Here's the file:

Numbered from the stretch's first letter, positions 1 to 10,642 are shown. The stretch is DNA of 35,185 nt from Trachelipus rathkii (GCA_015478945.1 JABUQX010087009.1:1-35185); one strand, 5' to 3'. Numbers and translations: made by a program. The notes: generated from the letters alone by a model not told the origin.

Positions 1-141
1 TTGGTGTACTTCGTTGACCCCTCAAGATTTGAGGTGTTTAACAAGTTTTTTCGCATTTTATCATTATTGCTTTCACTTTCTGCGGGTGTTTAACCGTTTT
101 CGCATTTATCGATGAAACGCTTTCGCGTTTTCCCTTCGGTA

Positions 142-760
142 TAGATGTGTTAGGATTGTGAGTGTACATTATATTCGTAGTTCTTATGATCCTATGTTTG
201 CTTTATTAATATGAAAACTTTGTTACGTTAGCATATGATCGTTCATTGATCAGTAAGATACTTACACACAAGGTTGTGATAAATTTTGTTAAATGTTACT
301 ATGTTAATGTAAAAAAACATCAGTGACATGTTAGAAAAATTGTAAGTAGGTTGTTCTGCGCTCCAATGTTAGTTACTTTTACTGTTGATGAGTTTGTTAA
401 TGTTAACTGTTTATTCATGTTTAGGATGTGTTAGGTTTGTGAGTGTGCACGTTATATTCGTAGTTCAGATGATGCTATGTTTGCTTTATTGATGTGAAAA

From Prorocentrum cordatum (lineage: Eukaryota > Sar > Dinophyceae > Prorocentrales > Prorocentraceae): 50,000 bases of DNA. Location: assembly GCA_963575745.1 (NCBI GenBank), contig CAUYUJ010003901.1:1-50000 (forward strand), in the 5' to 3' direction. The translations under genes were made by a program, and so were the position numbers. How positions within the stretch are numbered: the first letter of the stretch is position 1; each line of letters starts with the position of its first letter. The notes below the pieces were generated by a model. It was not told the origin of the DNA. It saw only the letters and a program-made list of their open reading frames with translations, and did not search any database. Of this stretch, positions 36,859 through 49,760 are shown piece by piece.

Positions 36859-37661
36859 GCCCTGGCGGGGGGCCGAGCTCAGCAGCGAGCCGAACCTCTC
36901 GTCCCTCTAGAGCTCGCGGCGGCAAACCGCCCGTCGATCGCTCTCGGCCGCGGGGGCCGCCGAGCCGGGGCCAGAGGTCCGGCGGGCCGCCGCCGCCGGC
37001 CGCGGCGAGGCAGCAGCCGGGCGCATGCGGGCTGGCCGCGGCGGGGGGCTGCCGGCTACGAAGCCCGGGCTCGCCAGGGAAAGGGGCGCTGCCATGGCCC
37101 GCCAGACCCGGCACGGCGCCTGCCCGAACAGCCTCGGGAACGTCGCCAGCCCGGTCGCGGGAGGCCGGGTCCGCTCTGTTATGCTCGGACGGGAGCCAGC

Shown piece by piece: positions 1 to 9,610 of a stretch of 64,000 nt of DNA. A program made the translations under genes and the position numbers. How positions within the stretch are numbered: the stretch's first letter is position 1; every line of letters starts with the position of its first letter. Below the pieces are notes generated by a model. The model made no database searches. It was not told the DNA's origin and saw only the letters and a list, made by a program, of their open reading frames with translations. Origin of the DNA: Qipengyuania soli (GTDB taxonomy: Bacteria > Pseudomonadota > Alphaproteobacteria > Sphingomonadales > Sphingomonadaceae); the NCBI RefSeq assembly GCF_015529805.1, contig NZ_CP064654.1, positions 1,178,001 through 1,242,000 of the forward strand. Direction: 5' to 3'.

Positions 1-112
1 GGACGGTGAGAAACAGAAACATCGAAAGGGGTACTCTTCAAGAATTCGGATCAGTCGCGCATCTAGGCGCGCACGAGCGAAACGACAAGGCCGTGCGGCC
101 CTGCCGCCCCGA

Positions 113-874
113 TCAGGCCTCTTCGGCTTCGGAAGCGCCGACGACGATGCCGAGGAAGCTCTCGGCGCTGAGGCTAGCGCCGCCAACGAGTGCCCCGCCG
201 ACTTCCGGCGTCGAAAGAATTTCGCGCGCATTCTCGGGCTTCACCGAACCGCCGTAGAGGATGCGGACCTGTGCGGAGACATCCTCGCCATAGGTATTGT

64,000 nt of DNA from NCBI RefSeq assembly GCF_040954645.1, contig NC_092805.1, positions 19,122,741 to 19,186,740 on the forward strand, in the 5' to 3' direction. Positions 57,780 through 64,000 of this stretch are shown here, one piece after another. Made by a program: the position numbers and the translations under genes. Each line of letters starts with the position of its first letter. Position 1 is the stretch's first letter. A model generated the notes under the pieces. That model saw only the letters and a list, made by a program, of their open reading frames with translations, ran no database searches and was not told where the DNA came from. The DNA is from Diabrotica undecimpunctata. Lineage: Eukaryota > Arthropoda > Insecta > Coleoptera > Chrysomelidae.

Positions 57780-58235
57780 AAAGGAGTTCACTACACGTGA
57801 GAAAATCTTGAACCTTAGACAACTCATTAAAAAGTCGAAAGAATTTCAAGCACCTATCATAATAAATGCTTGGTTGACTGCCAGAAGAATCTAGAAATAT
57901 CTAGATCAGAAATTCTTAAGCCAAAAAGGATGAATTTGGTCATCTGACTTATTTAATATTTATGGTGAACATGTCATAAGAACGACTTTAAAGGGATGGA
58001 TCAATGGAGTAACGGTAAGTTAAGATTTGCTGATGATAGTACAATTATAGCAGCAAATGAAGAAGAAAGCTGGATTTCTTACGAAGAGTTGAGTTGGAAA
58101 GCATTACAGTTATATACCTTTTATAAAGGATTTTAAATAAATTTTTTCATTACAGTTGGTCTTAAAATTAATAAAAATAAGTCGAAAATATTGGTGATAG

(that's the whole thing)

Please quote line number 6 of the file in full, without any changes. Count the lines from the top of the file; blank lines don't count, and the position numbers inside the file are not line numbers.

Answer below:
142 TAGATGTGTTAGGATTGTGAGTGTACATTATATTCGTAGTTCTTATGATCCTATGTTTG